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Windows 11

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Windows 11

Post by Smoove_B »

Good news for Daehawk -- a free upgrade might be coming for Win 7 users:
Windows 7 users might finally decide to upgrade soon. Windows Latest today reported that a leaked build of Windows 11 suggests Microsoft plans to offer a free upgrade to the next significant update to the operating system when it debuts.

A caveat: This is based on a configuration package in a leaked build of an operating system that hasn't officially been announced yet. Microsoft's plans could have changed, or it may have planned for the upgrade to be paid all along.

Windows Latest said its claim was "based on the configuration keys found within Pkeyconfig (product key configuration package) in the leaked build of Windows 11." Those keys suggest Windows 7, 8, and 8.1 users will be able to upgrade at no cost.

That upgrade path would make sense. Microsoft offers a free update to Windows 10, too, and that promotion is still valid even though it was supposed to end in 2016. Anyone with a valid key for Windows 7, 8, or 8.1 can take advantage of that offer.
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Re: Windows 11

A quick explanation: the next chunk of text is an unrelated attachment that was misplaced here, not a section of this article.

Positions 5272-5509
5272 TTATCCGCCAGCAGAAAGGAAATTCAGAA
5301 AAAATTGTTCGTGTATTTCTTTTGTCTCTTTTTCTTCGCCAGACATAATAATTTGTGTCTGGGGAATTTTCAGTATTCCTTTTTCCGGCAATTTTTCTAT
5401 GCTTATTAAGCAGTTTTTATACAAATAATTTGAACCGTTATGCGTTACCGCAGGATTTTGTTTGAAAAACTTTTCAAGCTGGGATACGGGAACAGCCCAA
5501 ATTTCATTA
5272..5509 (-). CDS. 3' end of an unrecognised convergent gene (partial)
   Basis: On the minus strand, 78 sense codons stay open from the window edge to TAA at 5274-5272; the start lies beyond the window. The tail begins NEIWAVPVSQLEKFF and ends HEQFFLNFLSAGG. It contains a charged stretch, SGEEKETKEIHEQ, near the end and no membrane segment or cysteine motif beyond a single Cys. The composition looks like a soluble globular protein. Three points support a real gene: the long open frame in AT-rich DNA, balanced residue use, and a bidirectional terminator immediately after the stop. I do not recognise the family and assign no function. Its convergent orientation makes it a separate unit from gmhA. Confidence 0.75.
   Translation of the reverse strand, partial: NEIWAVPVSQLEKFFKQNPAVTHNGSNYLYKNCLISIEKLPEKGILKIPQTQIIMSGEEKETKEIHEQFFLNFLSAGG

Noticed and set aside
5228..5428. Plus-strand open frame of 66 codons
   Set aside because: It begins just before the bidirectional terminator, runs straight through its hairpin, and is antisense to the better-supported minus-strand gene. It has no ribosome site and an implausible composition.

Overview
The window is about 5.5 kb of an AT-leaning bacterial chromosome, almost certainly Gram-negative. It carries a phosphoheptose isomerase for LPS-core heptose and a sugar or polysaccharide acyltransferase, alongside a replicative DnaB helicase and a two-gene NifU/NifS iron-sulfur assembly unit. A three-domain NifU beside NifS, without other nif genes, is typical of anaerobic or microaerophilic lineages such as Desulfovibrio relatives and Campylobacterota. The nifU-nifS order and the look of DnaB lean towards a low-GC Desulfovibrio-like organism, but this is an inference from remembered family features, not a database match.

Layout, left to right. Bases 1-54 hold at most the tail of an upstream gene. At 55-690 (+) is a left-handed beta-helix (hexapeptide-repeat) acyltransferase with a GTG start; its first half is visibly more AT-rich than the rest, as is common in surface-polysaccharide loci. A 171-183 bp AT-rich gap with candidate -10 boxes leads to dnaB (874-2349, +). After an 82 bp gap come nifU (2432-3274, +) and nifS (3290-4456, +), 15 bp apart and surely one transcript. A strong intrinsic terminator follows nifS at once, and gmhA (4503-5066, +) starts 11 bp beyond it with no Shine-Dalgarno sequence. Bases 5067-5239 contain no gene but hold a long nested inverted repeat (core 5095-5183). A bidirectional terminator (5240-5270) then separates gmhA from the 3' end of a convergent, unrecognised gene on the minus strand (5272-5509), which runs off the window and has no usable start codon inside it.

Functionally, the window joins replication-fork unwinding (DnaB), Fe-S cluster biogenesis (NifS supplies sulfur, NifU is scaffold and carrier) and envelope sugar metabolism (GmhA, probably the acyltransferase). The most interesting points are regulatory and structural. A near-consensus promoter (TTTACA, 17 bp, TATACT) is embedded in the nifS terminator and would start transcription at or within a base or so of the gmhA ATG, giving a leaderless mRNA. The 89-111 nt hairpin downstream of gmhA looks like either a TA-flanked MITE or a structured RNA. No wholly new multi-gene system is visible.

Post by Daehawk »

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Re: Windows 11

Post by Victoria Raverna »

This is Windows 10 but with new name and start menu.
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Re: Windows 11

Post by jztemple2 »

If support for Win10 is going to end in October 2025, well, I'll be 72 and by then my arthritis will probably be much more of an issue than having to switch OS. I'm sure the EOS will end up being delayed anyway. If Microsoft want folks to switch then they ought to make Half-Life 3 a Win11 exclusive :wink:
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Re: Windows 11

Post by Jeff V »

jztemple2 wrote: Fri Jun 18, 2021 12:38 am If support for Win10 is going to end in October 2025, well, I'll be 72 and by then my arthritis will probably be much more of an issue than having to switch OS. I'm sure the EOS will end up being delayed anyway. If Microsoft want folks to switch then they ought to make Half-Life 3 a Win11 exclusive :wink: